What Stress Personality Type Are You?

Shreya Ashok, Contributor

Stress is the feeling of not having any control and it’s an unavoidable consequence of life. Everyone experiences some type of stress throughout their lives, especially high school students.

A major factor that influences stress is aspects of your personality. Your personality is a reflections of your attitudes and the way you communicate your attitudes about others and yourself.

There are two personality types: Type A and Type B. Here’s 20 Questions to help you determine what personality type you are, using this rating scale:

 

5 = Usually   4 = Often   3 = Occasionally   2 = Seldom   1 = Rarely

 

1. I work at a fast pace.

2. I work on days off.

3. I set short deadlines for myself.

4. I enjoy work/school more than other activities.

5. I talk and walk fast.

6. I set high standards for myself and I work hard to meet them.

7. I enjoy competition. I work/play to win; I do not like to lose.

8. I skip lunch or eat it fast when there is work to do.

9. I’m in a hurry.

10. I do more than one thing at a time.

11. I’m angry and upset.

12. I get nervous or anxious when I have to wait.

13. I measure progress in terms of time and performance.

14. I push myself to the point of getting tired.

15. I take on more work when I already have plenty to do.

16. I take criticism as a personal put-down of my ability.

17. I try to outperform my coworkers/classmates.

18. I get upset when my routine has to be changed.

19. I consistently try to get more done in less time.

20. I compare my accomplishments with others who are highly productive.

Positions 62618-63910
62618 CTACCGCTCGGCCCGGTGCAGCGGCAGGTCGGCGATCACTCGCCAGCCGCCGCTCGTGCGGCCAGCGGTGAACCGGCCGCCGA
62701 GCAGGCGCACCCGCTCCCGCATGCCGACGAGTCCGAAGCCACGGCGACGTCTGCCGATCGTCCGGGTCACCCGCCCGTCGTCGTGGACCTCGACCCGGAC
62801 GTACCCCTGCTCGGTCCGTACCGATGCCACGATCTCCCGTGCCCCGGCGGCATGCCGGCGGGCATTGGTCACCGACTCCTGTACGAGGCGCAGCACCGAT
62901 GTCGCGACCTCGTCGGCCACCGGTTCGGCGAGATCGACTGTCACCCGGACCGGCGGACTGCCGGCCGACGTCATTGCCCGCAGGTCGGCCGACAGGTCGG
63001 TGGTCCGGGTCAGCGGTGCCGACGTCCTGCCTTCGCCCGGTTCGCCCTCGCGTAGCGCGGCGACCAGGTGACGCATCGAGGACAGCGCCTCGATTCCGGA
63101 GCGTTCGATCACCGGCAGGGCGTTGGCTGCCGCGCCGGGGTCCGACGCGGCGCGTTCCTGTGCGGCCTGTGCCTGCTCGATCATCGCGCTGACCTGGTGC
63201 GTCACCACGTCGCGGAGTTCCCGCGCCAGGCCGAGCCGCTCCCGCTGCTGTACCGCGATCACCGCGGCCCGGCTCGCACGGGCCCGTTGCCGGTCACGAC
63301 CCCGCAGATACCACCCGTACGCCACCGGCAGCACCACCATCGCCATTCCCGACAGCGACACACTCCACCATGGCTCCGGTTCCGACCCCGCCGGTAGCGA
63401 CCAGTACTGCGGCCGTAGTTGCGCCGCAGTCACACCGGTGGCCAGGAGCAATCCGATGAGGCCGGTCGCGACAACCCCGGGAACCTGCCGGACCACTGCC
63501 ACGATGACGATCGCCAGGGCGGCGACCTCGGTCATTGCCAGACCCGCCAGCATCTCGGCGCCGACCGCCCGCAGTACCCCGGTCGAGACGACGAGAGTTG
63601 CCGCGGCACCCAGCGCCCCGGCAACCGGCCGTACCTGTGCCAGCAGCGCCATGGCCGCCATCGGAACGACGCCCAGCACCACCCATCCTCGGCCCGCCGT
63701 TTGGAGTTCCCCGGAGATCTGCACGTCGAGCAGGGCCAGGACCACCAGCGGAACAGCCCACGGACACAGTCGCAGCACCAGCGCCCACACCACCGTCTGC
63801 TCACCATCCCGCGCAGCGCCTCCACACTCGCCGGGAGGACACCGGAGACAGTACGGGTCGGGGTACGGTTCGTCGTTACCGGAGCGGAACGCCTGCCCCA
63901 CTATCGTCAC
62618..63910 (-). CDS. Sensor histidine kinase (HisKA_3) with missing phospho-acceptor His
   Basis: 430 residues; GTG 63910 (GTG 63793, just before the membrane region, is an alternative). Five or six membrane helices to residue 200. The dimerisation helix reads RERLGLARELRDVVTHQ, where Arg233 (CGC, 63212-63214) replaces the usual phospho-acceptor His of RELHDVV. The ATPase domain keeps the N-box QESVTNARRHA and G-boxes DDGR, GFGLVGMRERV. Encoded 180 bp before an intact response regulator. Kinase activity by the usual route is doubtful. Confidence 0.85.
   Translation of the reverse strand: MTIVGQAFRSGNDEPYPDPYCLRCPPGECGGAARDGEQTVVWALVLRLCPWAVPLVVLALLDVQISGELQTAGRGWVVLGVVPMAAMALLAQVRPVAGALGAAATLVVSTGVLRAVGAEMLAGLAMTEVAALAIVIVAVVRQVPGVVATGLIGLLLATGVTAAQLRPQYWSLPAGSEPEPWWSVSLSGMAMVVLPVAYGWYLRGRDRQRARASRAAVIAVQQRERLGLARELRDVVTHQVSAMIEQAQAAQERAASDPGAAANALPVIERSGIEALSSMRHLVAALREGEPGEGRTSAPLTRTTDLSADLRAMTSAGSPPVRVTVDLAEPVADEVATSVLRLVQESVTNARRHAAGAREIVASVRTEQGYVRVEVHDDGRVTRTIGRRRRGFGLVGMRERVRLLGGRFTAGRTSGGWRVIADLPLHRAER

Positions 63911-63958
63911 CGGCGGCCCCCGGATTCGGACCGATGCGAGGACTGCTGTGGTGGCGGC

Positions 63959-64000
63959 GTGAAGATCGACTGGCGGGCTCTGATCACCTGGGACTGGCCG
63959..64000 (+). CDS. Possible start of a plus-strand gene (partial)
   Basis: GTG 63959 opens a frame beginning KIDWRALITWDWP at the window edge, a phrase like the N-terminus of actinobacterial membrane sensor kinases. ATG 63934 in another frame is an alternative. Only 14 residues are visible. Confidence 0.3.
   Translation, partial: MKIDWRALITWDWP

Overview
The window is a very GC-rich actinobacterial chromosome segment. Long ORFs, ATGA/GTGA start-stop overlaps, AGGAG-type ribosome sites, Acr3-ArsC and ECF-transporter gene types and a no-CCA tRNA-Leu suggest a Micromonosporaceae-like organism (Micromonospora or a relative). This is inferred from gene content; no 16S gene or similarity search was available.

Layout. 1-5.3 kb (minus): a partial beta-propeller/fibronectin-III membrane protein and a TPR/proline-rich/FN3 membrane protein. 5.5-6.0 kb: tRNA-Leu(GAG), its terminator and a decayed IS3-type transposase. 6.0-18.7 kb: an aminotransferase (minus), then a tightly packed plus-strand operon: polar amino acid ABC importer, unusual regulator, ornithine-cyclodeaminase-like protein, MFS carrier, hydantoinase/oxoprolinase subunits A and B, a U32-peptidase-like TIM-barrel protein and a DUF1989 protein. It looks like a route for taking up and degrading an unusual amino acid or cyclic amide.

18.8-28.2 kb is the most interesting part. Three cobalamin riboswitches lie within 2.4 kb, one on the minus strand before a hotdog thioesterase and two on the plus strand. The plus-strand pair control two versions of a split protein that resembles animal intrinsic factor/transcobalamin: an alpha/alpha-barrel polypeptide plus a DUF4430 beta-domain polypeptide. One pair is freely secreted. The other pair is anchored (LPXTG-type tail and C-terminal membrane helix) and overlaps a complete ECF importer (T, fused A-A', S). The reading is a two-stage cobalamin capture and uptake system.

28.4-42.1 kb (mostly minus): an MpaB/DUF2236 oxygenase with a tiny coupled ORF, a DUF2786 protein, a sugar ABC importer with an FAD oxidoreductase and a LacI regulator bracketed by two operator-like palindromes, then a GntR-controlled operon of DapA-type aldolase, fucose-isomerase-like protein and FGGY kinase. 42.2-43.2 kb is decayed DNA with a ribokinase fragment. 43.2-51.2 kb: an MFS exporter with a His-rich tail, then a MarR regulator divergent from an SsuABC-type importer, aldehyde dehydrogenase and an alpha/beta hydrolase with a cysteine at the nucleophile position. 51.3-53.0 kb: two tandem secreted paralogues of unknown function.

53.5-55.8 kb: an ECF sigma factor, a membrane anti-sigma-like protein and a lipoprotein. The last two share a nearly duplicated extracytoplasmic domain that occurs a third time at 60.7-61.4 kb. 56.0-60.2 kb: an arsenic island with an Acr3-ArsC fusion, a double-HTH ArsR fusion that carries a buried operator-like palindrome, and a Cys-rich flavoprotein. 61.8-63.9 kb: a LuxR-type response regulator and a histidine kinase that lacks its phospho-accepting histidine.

Add up your score.

  • 61-100: Type A
  • 20-59: Type B
  • 60: Balance of each (idealistic)

 

Type A

The Type A person is very competitive, often impatient and feels that he or she must be successful. This person is aggressive and driven to work hard. They often feel that time is of the essence and, therefore, move and talk rapidly. Type A persons are usually impatient listeners. Because they are do driven, Type A persons are more at risk and susceptible to coronary heart disease and other stress-related diseases.

Type B

The Type B person is more laid back and less hurried. This person is usually patient, noncompetitive and nonaggressive. They are more passive and tend to keep things inside. A Type B person is at a higher risk and more susceptible to arthritis, cancer and depression.

 

We need a balance! You don’t want to be slanted toward one side or the other. We want to be in the middle, where you will experience stress more healthily.

 

“A’s” must develop some traits to slow down

  • Relax
  • Exercise
  • Eat properly
  • Delegate responsibility

“B’s” must develop some assertiveness

  • Set goals
  • Get things done
  • Voice concerns

This stress test was adapted from Ms. Rummel’s Stress Management class.